Welcome to Shade Court. Let's resume following a brief hiatus due to the fourth Thursday of November. This week we bear witness to two of the stupidest shade crimes I've ever witnessed, the CIA showing a little sense of humor and the undeniable fact that there ain't no shade like old people shade.

Shade Court Docket #2014JZ000026

The Case: Everyone's current favorite Sam Smith appears in the November issue of Teen Vogue. In what I assume was an attempt to be cute, some editor invoked shade in the caption of a photo.

The Defendant: Teen Vogue

The Evidence:

The Deliberation: This has got to be one of the dumbest misuses of "shade" I've ever seen. Do ya get it? He's throwing shade because he's wearing SUNGLASSES which people sometimes refer to as "shades." And although he's simply holding them in his hand and not throwing them at all, it's kinda like he's literally throwing his shades because, I DUNNO, WE'RE MAKING SHIT UP ANYWAY.

I miiiight be able to understand this if he had said something shady in the actual interview but he doesn't. It's all "blah blah I used to be in love and then I wasn't and then I wrote some songs and now I'm famous."

We are in the year 2014 and the phrase "throwing shade" now means something specific. Teen Vogue does not just get to stretch its meaning into something completely different (and infinitely dumber) simply because they wanted a good caption.

The Ruling: Not shade

Shade Court Docket #2014JZ000027

The Case: This case comes from a reader who we'll call L.A. She and her family were gathered 'round the table recounting the stories of how they had all met their significant others. L.A. noted that her current husband was very persistent in pursuing her and she was glad he was so patient.

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L.A.'s 80-something year-old grandma then chimed in with her own hot take on the subject.

The Defendant: L.A.'s Grandma

The Evidence: Following L.A.'s anecdote, grandma said: "Women in our family marry men for their character, not their looks."

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The Deliberation: First off, L.A., your grandma sounds delightful and I would like to sit down with her so she can teach me her ways. The fact of the matter is, old people are mad shady. They are old as hell and they feel like they've earned the right to say and do whatever they please.

Coming from someone else I might not read this as shade. What's especially great about shade from octegnarians is that other people are totally willing to dismiss their behavior for them. Oh, grandpa's just joking. Tee hee, Great Aunt Ruby doesn't know what she's saying. Don't worry about it—everybody knows grandma is senile.

Meanwhile, grandma knew exactly what the fuck she was saying, but what are you going to do about it?

The Ruling: Shade

Shade Court Docket #2014JZ000028

Image via NBC.

The Case: NBC's new drama, State of Affairs, has gotten some flack for not making a whole hell of a lot of sense. Katherine Heigl stars as a CIA analyst who delivers daily briefings to President Alfre Woodard while wearing poorly styled outfits and elaborate hairdos.

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It seems that the CIA's Twitter account has taken it upon itself to fact check all the errors in the show by tweeting out #wellactually corrections.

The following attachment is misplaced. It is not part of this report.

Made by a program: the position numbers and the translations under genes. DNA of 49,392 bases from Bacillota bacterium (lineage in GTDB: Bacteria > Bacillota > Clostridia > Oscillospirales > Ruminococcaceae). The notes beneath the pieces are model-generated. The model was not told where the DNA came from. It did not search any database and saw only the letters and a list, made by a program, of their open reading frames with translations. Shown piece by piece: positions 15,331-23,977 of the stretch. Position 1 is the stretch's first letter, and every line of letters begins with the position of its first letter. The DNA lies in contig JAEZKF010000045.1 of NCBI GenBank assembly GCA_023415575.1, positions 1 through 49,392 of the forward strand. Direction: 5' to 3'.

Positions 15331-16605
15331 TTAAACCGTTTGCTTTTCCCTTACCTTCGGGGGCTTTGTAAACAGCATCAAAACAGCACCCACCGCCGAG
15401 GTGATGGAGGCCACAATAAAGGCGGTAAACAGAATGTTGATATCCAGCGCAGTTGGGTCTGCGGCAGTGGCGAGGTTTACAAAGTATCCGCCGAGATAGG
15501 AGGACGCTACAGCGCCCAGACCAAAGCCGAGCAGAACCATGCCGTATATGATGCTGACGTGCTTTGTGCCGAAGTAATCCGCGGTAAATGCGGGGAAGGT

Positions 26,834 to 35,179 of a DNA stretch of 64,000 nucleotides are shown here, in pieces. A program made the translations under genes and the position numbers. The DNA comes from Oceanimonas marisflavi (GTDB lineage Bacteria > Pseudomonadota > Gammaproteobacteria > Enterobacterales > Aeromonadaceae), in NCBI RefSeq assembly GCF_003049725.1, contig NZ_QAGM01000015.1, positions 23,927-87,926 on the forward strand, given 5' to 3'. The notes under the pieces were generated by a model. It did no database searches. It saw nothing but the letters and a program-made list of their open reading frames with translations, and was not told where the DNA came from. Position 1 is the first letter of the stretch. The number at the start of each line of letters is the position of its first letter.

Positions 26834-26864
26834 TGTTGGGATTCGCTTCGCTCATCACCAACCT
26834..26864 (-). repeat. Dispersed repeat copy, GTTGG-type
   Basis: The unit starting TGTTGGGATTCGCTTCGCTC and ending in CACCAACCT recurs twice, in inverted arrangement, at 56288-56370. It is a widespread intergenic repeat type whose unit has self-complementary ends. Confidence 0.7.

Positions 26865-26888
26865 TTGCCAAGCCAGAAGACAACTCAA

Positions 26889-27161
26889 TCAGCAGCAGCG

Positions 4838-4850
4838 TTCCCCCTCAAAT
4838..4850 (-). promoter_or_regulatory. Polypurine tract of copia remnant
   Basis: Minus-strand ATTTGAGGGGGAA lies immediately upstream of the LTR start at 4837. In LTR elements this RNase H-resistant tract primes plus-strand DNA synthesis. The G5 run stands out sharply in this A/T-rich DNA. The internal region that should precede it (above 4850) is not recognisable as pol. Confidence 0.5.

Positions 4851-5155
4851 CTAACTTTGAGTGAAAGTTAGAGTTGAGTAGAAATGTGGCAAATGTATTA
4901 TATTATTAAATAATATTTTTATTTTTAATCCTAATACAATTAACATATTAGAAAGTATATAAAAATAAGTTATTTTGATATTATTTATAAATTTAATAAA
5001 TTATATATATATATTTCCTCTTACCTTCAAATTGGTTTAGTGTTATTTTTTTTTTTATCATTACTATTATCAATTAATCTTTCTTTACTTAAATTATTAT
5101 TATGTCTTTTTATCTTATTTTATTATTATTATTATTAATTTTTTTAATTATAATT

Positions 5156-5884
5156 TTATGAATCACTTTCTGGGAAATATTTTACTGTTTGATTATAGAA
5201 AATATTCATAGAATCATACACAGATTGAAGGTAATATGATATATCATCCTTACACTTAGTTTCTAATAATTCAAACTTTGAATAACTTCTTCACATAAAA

Now, I must note that Vulture originally suggested that these tweets were another example of unnecessary mansplaining that is often directed at women anytime we try to live our damn lives. However, they later issued the following correction:

* The original version of this post incorrectly implied that the CIA's Tweets were being written by a man. Though the CIA is 54 percent male, the agency's Twitter account is run by a woman.

The Defendant: Vulture

The Evidence:

The Deliberation: Before Vulture even issued the correction I was a skeptical about calling this mansplaining, simply because we didn't know if the Twitter account is actually run by a man. Since we now know that it's not, my original deliberation still stands. As I said before, if you've seen State of Affairs, you know that the show is fairly ridiculous. I have absolutely no insight into the workings of the CIA and even I find these story lines dubious. You could absolutely make the same argument for, say, Scandal, but Scandal is entertaining, so who cares?

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I found these tweets rather hilarious. The CIA doesn't even bother mentioning State of Affairs by name, but they're all coming either while an episode airs or the day after, which gives the manner of: Oh what a coincidence that I decided to drop this random piece of CIA knowledge at this particular time. P.S. You're dumb.

The Ruling: Shade and congratulations to Vulture on being one of the few from New York magazine to get it right.

Shade Court Docket #2014JZ000029

The Case: Along with the rest of the internet-connected world, Cosmopolitan's Twitter account live-tweeted NBC's Peter Pan Live!.

The Defendant: Cosmopolitan

The Evidence:

The Deliberation: Whoever wrote this tweet is insane. Peter Pan is throwing shade because he has a shadow... that moves? Whether you're taking the term "shade" literally or figuratively, it doesn't make any damn sense.

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Adding insult to injury is the inclusion of the phrase "OG," meaning ORIGINAL GANGSTER. This means that the tweet reads: "Original Gangster Shade Throwing" in reference to a children's story about a boy with a magical shadow.

The Ruling: The least shady thing to ever happen ever.

Top image by Tara Jacoby, featuring the shade artist at a young age.